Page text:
A Palestinian man has threatened to set himself and his family on fire after Israeli police tried to forcibly evict them from their home in the East al-Quds neighborhood of Sheikh Jarrah.
“We will not leave here, either we die or we live," Mohammed Salhiya shouted as he carried a gas canister onto the roof of his home on Monday, warning, "Whoever approaches, I will burn the house which is full of gas pipes, and I will bomb the house with whoever inside."
"We've been in this home since the 1950s," said another member of the Salhiya family from the rooftop, adding that the family is made up of 15 people, including children, and that they "don't have anywhere to go."
Israeli municipal authorities had issued an order to evict Salhiya from their house in Sheikh Jarrah neighborhood to build a school in their place. Years-long attempts by the family to have the order revoked have failed.
In a joint statement, Israeli police and the municipality of al-Quds said that delegates went to Salhiya's home early Monday to carry out an eviction order after the family ignored "countless opportunities" to vacate the land.
However, Israeli police were in a standoff with the Palestinian man who climbed to the roof of the house and threatened to set himself and his family ablaze in the event of eviction.
Police said their "negotiators" were at Salhiya's house after several of its residents "began to fortify themselves with a gas canister and other flammable material."
Clashes erupted between security forces and locals after the police arrived but was later eased, witnesses told AFP.
Al-Quds city councilor Laura Wharton, who was at the scene, criticized the municipality's actions, saying, "They could have built the schools in the same plot without moving the families. There is plenty of space."
Norway condemns expulsion of of Palestinian family from their home
Following the Monday incident, the Norwegian Refugee Council (NRC) issued a statement, calling on the Israeli authorities to immediately halt the forceful expulsion of the Palestinian family from their home.
“The international community has made clear that Israeli authorities should stop evictions and demolitions in East Jerusalem (al-Quds). International law clearly prohibits the forcible displacement and transfer of protected persons in occupied territory regardless of motive,” said Caroline Ort, NRC’s Country Director for Palestine.
She added, ““Five children face being left out on the street with their family in near-zero temperatures. They will have nowhere to sleep tonight. The eviction, should it be completed, would leave five children with nowhere to live in the middle of a winter cold snap; this cannot be allowed to happen.”
Salhiya's house is located near dozens of homes threatened with eviction, which the Israel's so-called supreme court has not yet issued a verdict regarding Israeli settlers’ request to evict Palestinian families.
Sheikh Jarrah has been the scene of frequent crackdowns by Israeli police on Palestinians protesting against the threatened expulsion of dozens of Palestinian families from their homes in favor of hardline Israeli settler groups.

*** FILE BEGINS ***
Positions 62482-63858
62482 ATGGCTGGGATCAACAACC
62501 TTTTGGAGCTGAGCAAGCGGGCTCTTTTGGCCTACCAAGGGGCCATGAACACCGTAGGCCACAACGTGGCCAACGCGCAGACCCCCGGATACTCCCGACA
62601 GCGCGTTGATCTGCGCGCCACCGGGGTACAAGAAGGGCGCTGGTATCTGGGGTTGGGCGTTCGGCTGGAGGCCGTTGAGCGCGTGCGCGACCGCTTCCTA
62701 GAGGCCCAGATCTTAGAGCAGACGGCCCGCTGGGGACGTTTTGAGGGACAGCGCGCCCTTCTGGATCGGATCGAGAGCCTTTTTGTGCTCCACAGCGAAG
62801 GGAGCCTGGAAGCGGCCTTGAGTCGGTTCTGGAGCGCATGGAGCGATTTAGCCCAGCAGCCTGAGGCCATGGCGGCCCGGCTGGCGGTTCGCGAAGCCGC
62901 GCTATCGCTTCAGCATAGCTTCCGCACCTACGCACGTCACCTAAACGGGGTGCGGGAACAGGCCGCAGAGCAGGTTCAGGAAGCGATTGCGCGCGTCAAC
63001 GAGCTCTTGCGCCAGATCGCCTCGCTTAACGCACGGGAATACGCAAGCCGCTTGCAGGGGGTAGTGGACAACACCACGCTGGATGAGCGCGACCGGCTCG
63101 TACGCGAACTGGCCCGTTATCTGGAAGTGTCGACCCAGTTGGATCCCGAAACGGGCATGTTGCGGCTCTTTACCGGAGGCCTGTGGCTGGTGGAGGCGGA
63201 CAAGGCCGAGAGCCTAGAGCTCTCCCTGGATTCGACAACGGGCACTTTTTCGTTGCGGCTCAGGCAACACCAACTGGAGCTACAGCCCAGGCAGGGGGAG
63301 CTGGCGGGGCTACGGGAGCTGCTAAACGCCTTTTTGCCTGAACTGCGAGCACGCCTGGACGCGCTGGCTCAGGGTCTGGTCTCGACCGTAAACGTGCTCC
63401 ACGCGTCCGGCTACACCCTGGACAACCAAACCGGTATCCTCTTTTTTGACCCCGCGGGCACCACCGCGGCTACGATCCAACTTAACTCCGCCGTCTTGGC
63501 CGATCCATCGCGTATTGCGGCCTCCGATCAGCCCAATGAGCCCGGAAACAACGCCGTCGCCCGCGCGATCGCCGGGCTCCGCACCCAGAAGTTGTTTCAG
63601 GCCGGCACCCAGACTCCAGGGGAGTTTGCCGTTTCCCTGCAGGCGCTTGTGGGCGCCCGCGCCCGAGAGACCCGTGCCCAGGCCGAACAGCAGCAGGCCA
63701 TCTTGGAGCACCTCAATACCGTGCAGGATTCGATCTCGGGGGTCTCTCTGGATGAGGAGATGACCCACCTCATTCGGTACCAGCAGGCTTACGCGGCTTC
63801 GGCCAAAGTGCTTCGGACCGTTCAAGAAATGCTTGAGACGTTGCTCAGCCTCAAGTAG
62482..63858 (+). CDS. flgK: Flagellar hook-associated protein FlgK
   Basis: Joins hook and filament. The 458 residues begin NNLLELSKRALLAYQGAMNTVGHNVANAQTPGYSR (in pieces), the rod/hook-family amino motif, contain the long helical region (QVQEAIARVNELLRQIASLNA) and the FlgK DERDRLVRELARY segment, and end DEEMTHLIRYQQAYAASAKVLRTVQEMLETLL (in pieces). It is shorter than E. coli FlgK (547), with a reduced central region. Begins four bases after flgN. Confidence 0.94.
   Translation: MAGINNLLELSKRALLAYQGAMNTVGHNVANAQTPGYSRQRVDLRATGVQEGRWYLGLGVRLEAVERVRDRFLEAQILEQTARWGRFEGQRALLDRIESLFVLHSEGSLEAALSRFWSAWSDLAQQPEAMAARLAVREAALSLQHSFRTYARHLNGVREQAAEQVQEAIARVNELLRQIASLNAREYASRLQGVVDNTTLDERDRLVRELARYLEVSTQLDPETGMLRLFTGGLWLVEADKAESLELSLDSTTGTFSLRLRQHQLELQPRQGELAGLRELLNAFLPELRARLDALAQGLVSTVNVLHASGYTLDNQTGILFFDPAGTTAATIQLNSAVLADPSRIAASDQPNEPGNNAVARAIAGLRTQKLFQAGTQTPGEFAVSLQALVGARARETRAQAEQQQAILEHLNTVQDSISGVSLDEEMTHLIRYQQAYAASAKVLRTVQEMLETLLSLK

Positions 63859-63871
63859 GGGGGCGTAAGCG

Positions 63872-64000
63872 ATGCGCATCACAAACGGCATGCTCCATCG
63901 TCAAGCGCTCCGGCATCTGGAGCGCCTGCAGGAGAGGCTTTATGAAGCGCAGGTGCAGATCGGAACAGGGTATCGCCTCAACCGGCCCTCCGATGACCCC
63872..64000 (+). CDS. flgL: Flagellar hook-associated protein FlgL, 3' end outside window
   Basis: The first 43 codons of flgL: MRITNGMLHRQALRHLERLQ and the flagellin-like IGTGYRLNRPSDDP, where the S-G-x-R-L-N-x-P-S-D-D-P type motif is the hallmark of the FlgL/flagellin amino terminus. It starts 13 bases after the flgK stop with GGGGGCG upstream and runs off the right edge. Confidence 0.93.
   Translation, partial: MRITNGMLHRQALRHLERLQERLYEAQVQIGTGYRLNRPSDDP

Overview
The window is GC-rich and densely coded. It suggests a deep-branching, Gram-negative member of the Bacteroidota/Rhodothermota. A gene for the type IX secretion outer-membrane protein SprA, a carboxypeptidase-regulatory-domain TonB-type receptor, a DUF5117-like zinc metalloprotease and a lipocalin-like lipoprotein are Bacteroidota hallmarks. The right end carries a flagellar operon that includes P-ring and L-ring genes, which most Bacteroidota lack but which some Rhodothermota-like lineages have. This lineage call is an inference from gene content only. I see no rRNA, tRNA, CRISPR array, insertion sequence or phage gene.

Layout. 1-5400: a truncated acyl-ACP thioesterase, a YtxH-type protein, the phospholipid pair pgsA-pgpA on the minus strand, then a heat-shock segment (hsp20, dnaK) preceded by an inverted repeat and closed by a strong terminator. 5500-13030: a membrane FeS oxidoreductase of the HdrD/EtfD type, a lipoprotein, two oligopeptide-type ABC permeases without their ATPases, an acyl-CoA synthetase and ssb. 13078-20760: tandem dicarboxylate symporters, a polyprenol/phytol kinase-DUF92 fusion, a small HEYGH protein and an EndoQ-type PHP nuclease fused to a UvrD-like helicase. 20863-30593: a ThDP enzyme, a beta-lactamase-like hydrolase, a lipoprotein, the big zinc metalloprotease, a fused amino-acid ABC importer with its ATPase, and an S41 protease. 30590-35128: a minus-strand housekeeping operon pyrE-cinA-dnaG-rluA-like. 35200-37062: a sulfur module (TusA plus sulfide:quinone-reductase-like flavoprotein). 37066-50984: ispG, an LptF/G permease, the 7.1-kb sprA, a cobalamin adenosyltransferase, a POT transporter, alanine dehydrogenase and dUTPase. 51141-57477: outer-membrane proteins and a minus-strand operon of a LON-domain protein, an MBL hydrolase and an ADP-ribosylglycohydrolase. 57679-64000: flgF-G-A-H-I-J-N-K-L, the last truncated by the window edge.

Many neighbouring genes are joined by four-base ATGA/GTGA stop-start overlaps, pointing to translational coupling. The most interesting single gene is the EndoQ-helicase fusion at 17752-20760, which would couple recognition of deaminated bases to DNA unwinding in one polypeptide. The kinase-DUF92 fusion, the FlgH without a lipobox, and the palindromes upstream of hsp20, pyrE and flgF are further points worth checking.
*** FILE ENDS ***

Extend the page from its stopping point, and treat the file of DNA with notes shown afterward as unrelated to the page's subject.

Since Israel seized East al-Quds in the 1967 war, Israeli settler organizations have claimed ownership of land in Sheikh Jarrah and have filed multiple lawsuits to evict Palestinians from the area.
British Consul General in al-Quds: Evictions in occupied territory against intl. law
In a related development, British Consul General in al-Quds Diane Corner criticized Israel’s eviction of the Palestinian family from their home in Sheikh Jarrah neighborhood of occupied East al-Quds, stressing that such a measure in an occupied territory is against international humanitarian law.
Corner was among European diplomats who watched this morning as the Israeli municipality staff from West al-Quds tried to expel the Palestinian family from Sheikh Jarrah neighborhood.
“Evictions in Occupied Territory are against international humanitarian law in all but the most exceptional circumstances,” said the British Consul General in a tweet.
She urged the Tel Aviv regime “to cease such practices, which only serve to increase tensions on the ground.”
The threatened Sheikh Jarrah expulsions have also drawn international attention and sparked global outrage.
The land grab and evictions carried out by the Israeli authorities are seen as part of efforts to forcibly displace the Palestinians and change the demographic character of the occupied territories.
The Tel Aviv regime also regularly flattens Palestinian homes and structures in al-Quds under the pretext that they lack building permits.
However, Palestinians and rights groups say the moves are aimed at seizing more Palestinian lands to expand Israeli settlements.
Most of the international community considers Israeli settlement construction illegal under international law and an obstacle to the so-called two-state solution to the Israeli-Palestinian conflict.
Nearly 700,000 Israelis live in illegal settlements built since the 1967 occupation of the Palestinian territories of the West Bank and East al-Quds.
The UN Security Council has in several resolutions condemned the Tel Aviv regime’s settlement projects in the occupied Palestinian lands.
Palestinians want the West Bank as part of a future independent state with East al-Quds as its capital.